From 2001 to 2003, biologist Alberto Lindner, from the State of Santa Catarina, was lucky to go where many people would never dream of going. He sailed through the icy waters of the Bering Sea in Alaska, close to the North Pole, and then crossed the warm, sunny waters of New Caledonia in the South Pacific, close to Australia and New Zealand. This was not a vacation. He was interested in collecting as many examples as possible of a group of corals, of varied shapes and bright colors, which are rarely found along the Brazilian coast: more specifically, he was looking for coral from the Stylasteridae family, found almost exclusively in deep ocean waters.
On board a research ship, Lindner gathered coral that had been caught up in fishing nets, brought in by dredges scraping the bottom of the sea, or collected with the help of small submarines. He gathered more than 3 thousand samples of 100 of the 250 identified species of the Stylasteridae, the second smallest of the four known coral families. These corals, which range in size from a few centimeters to nearly one meter, actually comprise a colony with millions of invertebrate animals with a very simple body, formed by a mouth surrounded by tentacles and a single cavity that is both a stomach and an intestine.
During his work for the doctoral program that he attended in the United States under the sponsorship of Capes and of the United States’ National Science Foundation, Lindner compared his samples of corals with other samples collected in different regions of the planet. He noticed that the collected Stylasteridae included 26 species that science had yet to describe. These corals are in the shape of lettuce head or a bush, with carmine, yellow or orange pigments – microscopic algae called zooxantelles determine the color in other groups. They belong to the Stylaster, Lepidopora, Lepidotheca, Distichopora and Stephanohelia species and were found at depths ranging from 100 to 1.000 meters, in regions which might possibly have coral reefs, limestone mounds covered with living coral, comprising one of the environments with the widest diversity of species in the world; this environment is currently threatened by human activities, such as fishing, and climate change.
The blue waters of the Pacific Ocean also provided clearer evidence of how marine life evolved and spread throughout the oceans in the last 65 million years. Together with Clifford Cunningham, from Duke University, and Stephen Cairns, from the United States’ National History Museum, Lindner analyzed three genes of the coral samples on loan from the museums and that he had collected in Alaska, New Caledonia and in the West Coast of the United States. He established the degree of kinship among the one hundred Stylasteridae species. By cross-checking his information with information on coral fossils collected around the world, Lindner and the American biologists rebuilt the evolutionary history of this family, which first appeared 65 million years ago when the continents were located in positions similar to their current locations.
What does this story tell? Of course, it tells a lot about the past of these corals. But it also contributes to update and complement a theory proposed nearly 130 years ago to explain the evolution of marine life. In 1880, British naturalist Henry Nottidge Moseley, who was part of the ocean-going expedition on the Challenger, published an article in Nature, arguing that the species that inhabit the continents and the oceans nowadays first appeared in shallow seas and later on spread out to the deeper, less stormy regions. Recently, biologists David Jacobs and David Lindberg, from the University of California in Los Angeles, United States, obtained chemical evidence that corroborates this idea: between 240 million and 90 million years ago, the level of oxygen in the depths of the primitive seas diminished to the point of making the existence of animals unfeasible.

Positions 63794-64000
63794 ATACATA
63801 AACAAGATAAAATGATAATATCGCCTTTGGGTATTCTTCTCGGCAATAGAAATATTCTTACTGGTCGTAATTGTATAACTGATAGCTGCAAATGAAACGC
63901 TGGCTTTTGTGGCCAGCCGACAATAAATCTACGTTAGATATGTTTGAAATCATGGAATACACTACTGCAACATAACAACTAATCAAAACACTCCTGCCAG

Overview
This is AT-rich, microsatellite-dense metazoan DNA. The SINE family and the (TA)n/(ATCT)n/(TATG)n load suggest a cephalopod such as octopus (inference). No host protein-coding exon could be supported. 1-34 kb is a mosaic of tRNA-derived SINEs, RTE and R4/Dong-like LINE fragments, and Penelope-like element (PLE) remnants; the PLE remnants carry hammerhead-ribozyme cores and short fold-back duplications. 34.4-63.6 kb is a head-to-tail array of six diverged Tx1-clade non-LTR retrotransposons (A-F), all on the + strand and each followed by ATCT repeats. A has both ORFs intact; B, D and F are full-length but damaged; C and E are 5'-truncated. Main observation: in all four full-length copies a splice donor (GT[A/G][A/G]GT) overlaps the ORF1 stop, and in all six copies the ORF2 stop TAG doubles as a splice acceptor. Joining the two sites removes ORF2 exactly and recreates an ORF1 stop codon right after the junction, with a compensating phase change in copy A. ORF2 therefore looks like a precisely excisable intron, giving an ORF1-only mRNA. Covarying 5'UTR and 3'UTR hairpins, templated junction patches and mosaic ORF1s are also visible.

Against the current
When the oxygen in the water increased, marine animals from the shallow waters spread out into deeper waters. The Stylasteridae corals did the opposite, according to the work of Lindner. They appeared 65 million years ago in regions located hundreds of meters below the surface and during at least four distinct times, they invaded the coastal regions. On three occasions, at least, (approximately 30 million, 15 million and 10 million years ago) they migrated to the tropical seas and approximately 20 million year ago, they arrived in the shallow waters of the temperate zone. “This result does not invalidate Moseley’s hypothesis, according to which tropical shallow waters functioned as a reservoir of marine diversity”, says Lindner. “But it shows that the contrary probably happened as well”.
Lindner’s work also indicates that deep waters are not always calm, which is why, according to geologist Geerat Vermeij, from the University of California at Davis, many species exchanged shallow waters for marine valleys (66% of the 5,080 species of coral live below 50 meters). Three species of Adelopora coral, which have a stony structure over the opening of the mouth to protect them from the attacks of marine slugs and snails, come from deep waters, according to the article in PLoS One. “This protection mechanism suggests that there is considerable predator pressure on the organisms that live in deep waters”, says Lindner, who is currently enrolled in a post-doctoral program at the Marine Biology Center, the University of São Paulo, on the São Paulo coast, where he implemented a molecular biology lab with the support of FAPESP and the CNPq, Brazil’s National Scientific and Technological Development Council. “We still know very little about the ecology of animals that live in deep waters”, says Lindner, who recently started to investigate the evolution of the antomedusae, a group of marine animals that includes other groups of coral, jellyfish and hydrozoa.Republish